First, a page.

I recently got back a midterm essay and, as it turns out, I didn’t do so well. I didn’t give myself enough time to fully flesh out my arguments, and ended up with lots of logic gaps as a result. I was pretty disappointed, but I realized that I could turn this setback into a learning opportunity. So for the final essay, I chose to develop the ideas from this paper, working through its problems and retooling arguments. With the process of rewriting in mind, I’ve compiled a few tips to help you revise drafts and papers.

  1. If your first draft wasn't great, you have an opportunity to reinvent your old ideas!
    If your first draft wasn’t great, you have an opportunity to reinvent your old ideas!

    Talk to your professor. This might be intuitive, but don’t revise your paper using only your professor’s notes in the margins. Ask in person what worked and what didn’t so you can get a better sense of where to go. Then continue from there.

  1. Start thinking about your thesis. Be honest with yourself, do you agree with it? Is it logical? My thesis was a huge part of what detracted from my essay, because I didn’t properly outline my ideas or prove the argument I had made. Think about how you could tweak your main argument relative to the evidence you already have so you avoid writing an entirely new paper.

Continue reading How to Ace Your Final Draft

Frankensteining my Thesis: Writing Without an Outline

In middle school, I remember being told that the best way to write an essay is with an outline. We would receive five-paragraph-essay worksheets, complete with a thesis statement, sub-arguments, and important supporting information. It was direct, simple, and structured.

Remember these outlines? Things were so easy back then. And, yes, your teacher probably used Comic Sans!

In this post, I hope to advocate for a different sort of writing. Outlines are certainly helpful organizational tools. But as I delve into my thesis, I find myself taking a more free-form approach. As I have previously written, I am writing on the legacy of pioneer Brazilian art therapist Nise da Silveira. Based on two months of ethnographic research, my thesis is about how da Silveira’s image is evoked and utilized by people who continue similar work. I have lots of interesting ideas, but no single, unifying argument. While writing an outline might be useful down the road, right now it would impose a limiting structure on my thought process.

Instead, I have decided to do what my friend Lily calls “Frankensteining.” To her, writing an essay is like creating Frankenstein’s monster: you have to find all the parts before you can sew them together and create a body. Lily explains:

“I think you need to Frankenstein when you’re developing any kind of complex argument because you can’t know what you’re going to say until you start figuring it out and seeing how different insights fit together. It’s writing as a nonlinear process — you don’t brainstorm and then write. They happen at the same time.”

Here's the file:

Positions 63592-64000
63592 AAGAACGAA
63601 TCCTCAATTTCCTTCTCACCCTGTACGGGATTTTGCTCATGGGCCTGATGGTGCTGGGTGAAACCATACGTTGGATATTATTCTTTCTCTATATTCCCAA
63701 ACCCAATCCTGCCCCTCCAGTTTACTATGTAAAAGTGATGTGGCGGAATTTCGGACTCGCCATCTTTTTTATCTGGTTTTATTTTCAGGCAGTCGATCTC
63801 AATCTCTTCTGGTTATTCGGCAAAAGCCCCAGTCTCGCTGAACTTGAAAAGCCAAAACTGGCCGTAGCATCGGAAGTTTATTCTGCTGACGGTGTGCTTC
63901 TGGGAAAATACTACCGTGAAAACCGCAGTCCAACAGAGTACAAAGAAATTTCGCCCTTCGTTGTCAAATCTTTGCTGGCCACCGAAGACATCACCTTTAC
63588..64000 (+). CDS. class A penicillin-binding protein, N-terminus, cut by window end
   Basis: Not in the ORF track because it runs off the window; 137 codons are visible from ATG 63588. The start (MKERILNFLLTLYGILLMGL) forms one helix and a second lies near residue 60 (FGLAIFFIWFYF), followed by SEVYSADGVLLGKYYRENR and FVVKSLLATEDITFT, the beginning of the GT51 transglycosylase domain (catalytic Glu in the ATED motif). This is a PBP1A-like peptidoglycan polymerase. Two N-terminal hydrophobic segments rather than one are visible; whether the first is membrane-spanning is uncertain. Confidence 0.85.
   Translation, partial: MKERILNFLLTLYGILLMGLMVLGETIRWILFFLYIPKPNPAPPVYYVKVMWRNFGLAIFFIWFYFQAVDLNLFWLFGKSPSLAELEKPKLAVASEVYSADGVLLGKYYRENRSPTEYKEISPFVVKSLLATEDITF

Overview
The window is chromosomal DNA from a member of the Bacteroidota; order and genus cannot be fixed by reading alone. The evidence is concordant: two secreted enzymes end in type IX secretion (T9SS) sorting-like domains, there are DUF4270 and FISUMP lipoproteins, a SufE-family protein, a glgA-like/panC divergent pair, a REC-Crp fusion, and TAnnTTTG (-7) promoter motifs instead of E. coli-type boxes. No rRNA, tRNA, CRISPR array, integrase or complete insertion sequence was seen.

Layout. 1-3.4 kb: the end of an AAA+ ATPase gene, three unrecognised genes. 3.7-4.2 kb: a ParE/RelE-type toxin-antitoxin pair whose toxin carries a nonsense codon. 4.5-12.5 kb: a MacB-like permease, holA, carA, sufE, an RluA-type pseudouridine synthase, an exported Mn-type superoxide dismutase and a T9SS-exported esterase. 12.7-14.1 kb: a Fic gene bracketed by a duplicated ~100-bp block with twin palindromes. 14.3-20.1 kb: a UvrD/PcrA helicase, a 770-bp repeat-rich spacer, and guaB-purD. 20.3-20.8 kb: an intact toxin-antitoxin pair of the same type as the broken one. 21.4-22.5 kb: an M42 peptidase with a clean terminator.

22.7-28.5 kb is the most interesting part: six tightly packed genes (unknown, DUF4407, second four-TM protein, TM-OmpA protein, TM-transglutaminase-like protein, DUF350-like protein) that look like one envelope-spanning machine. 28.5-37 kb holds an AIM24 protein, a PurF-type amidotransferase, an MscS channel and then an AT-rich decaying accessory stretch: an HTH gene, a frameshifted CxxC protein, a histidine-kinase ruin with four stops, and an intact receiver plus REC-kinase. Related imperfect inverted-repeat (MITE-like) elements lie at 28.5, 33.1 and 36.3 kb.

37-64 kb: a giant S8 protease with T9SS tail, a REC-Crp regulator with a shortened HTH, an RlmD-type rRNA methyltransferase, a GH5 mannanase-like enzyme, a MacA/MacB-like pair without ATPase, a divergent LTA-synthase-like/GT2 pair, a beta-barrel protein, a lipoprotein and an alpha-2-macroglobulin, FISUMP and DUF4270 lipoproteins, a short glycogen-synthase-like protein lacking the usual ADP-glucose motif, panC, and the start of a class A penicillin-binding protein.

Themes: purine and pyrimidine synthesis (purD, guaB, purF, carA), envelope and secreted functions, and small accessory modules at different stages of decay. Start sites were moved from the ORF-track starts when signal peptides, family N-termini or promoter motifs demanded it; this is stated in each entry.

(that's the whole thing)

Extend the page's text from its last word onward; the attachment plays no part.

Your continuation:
Continue reading Frankensteining my Thesis: Writing Without an Outline

Princeton Underground: A researcher’s guide to lesser-known resources

Princeton’s resource network, like Firestone Library under construction, is so big and complex you could spend hours inside it but only see a small part, never knowing what you’re missing. Here are 3½ of campus’ most under-the-radar resources, and a guide to using them.

The DSS Lab in Firestone: literally underground.

1a. Data and Statistical Services: Lab edition
What: The original inspiration for this post, the DSS Lab is literally underground. A well-lit room of big-screen PC’s, the lab is run by two incredibly friendly statistical consultants who can help you download, format, reshape, or analyze data.
Where: The A floor of Firestone – see this map.
How: The lab consultants’ schedule is available here. Walk-in hours are available from 2-5 p.m. on weekdays through December 16.
Underground tip: For brief, specific questions, send an email to the consultants at data@princeton.edu. Continue reading Princeton Underground: A researcher’s guide to lesser-known resources

SUBMIT to Tortoise, Princeton’s Journal of Writing Pedagogy!

Tortoise is an annual journal that publishes excerpts from Princeton undergraduate and graduate student research, featuring interdisciplinary work that emphasizes the writing process. With Tortoise’s “early action*” deadline coming up on December 16th at 5 PM, I sat down with senior editor Sahand Keshavarz Rahbar to learn what the journal is about.

The Tortoise staff! L-R: Harrison Blackman, Myrial Holbrook, Ron Martin Wilson, Sahand Keshavarz Rahbar, Ryan Vinh, Regina Zeng, Natalie Berkman,
The Tortoise staff! L-R: Harrison Blackman, Myrial Holbrook, Ron Martin Wilson, Sahand Keshavarz Rahbar, Ryan Vinh, Regina Zeng, Natalie Berkman.

Continue reading SUBMIT to Tortoise, Princeton’s Journal of Writing Pedagogy!